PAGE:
FdSc Applied Animal Behaviour, Welfare & Conservation (with Foundation Year)
Year of entry
3 YRS (FT)
Why choose? this course?
If you’re passionate about animals there’s never been a better time to prepare for your dream career with this course which covers animal behaviour, ethics and welfare. This course is part of a subject area rated 1st in the UK for student satisfaction in the Complete University Guide 2023.
- *study in a subject area rated 1st in the UK for student satisfaction in the Agriculture & Forestry subject league tables, Complete University Guide 2023
- study zoological science, animal husbandry, animal learning and training, and survey skills for conservation
- take part in work placements to develop practical skills and demonstrate the knowledge and skills they have gained
- have access to a veterinary clinical suite, bespoke training area and Cruft’s standard agility course
- enjoy off-site visits to animal charities, wildlife centres and other industry-related venues
You can also choose to study this course without a foundation year FdSc Applied Animal Behaviour, Welfare and Conservation UCAS code: D300
Key course features
- Includes foundation year to prepare you for further years of study
- Develop high-level knowledge of animal behaviour, husbandry, and training
- Urban and rural study environments - split your study time between the Northop campus set in stunning North Wales countryside and our Wrexham campus, on the edge of the largest town in North East Wales
- Excellent links with industry and opportunities to secure work placements which will enhance your career prospects. Gain experience in a range of practical situations from zoo work to training assistance dogs
- Industry-active staff with specialist academic and practical skills, and experience of working with a range of domestic and wild animals
- Top up to a full BSc (Hons) degree in Animal Studies once you’ve completed the foundation degree (further one year of study needed)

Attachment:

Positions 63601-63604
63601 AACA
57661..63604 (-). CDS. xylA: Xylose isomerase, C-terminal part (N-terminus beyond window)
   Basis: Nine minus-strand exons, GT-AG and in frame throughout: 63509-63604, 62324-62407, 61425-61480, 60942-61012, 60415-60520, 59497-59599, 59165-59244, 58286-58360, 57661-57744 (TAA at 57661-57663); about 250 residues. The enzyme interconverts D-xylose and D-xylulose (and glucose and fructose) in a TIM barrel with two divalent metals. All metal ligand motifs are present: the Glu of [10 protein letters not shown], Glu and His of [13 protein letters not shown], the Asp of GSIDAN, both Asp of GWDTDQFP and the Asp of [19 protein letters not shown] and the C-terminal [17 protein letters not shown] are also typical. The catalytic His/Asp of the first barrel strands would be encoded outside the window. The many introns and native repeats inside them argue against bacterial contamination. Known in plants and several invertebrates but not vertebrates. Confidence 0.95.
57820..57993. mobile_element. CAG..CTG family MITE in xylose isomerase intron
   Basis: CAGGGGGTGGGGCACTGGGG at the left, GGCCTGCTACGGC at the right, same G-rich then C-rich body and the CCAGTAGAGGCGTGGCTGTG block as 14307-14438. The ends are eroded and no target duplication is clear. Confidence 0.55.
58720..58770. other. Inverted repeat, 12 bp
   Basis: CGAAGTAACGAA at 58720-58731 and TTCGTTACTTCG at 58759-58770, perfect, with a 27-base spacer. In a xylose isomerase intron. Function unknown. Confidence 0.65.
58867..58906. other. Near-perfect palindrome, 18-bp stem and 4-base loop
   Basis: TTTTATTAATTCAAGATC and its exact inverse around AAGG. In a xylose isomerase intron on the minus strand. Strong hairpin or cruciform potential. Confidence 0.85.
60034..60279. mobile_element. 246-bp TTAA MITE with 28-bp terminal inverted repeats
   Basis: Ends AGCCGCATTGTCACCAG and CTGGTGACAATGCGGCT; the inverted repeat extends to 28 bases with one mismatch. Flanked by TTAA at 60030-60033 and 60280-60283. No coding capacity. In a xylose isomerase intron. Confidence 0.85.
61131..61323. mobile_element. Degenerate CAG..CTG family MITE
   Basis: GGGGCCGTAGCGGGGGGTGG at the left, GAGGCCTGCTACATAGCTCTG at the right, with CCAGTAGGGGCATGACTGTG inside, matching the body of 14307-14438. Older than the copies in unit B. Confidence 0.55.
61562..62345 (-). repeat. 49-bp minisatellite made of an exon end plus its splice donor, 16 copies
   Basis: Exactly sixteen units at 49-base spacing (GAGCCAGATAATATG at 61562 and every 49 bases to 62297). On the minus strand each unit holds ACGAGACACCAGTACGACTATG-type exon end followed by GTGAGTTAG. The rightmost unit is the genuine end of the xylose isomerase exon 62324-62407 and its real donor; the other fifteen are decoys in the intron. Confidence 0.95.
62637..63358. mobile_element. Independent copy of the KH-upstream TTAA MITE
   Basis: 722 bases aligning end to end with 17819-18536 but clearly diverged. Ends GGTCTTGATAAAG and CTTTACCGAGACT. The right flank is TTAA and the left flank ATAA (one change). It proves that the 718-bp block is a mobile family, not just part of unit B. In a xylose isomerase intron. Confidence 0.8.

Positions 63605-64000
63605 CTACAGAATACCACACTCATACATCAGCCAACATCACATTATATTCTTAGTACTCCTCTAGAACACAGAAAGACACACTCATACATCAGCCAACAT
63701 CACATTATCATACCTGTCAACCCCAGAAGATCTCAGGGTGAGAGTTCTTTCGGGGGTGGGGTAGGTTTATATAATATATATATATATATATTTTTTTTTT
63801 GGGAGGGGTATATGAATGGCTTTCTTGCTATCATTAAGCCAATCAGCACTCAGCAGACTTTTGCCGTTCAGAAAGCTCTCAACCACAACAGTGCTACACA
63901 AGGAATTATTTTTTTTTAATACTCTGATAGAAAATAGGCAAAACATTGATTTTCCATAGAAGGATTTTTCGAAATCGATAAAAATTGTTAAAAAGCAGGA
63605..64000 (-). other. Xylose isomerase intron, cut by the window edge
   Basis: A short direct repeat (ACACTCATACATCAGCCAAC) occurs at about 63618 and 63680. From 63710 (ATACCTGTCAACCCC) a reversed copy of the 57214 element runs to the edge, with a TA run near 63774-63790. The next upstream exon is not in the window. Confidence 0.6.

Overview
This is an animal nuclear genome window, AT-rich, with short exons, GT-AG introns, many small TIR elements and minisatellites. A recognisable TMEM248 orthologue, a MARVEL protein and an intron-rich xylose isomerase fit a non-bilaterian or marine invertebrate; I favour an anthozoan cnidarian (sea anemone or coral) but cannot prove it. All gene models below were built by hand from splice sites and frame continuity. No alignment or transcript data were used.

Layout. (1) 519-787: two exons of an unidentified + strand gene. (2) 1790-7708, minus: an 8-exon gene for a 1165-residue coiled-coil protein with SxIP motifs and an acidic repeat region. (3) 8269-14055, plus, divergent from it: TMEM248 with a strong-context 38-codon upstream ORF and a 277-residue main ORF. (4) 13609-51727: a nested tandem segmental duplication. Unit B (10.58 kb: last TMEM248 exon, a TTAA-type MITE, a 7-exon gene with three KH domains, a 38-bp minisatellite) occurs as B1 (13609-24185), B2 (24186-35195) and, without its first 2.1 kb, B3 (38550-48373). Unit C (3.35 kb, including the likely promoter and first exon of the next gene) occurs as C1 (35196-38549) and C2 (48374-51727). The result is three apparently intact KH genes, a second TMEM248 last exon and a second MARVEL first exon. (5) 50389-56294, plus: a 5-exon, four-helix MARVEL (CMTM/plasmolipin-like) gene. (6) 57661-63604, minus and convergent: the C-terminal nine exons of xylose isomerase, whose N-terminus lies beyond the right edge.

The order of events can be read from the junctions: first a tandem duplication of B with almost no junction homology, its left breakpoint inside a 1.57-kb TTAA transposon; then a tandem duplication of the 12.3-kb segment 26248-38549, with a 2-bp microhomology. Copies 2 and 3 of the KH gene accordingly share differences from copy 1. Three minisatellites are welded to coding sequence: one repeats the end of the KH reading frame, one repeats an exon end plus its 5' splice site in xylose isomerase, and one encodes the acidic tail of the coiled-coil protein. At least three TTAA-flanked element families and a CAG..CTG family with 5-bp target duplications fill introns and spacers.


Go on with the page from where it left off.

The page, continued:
What you will study
YEAR 1 (FOUNDATION YEAR)
The Foundation Year is an integrated year where you will study core modules with a broad range of students from across the Faculty of Social and Life Sciences, giving you access to different perspectives and networking opportunities.
The modules will equip you with key skills needed for Higher Education and beyond. They will give you the chance to explore your subject area and available careers, allowing you to adapt your reading and assessments to be relevant to your degree pathway.
Alongside teaching from the broader faculty staff, you will be able to meet with staff and other students from your main degree pathway and get involved with events and opportunities that they are running.
- Study Skills for Success (core) will give you a solid foundation in academic conventions and time management skills to help you to progress through your degree.
- Resilience in Higher Education and Beyond (Core) Personal development and resilience are as important as academic skills in the accomplishment on your journey towards graduation, and this exciting new module will equip you with the attributes needed for this.
- A Day in the Life (core) This module allows you to explore the potential career options open to you on completion of you chosen degree. You will be exploring the professions linked to your degree and start preparing your graduate portfolio for employers.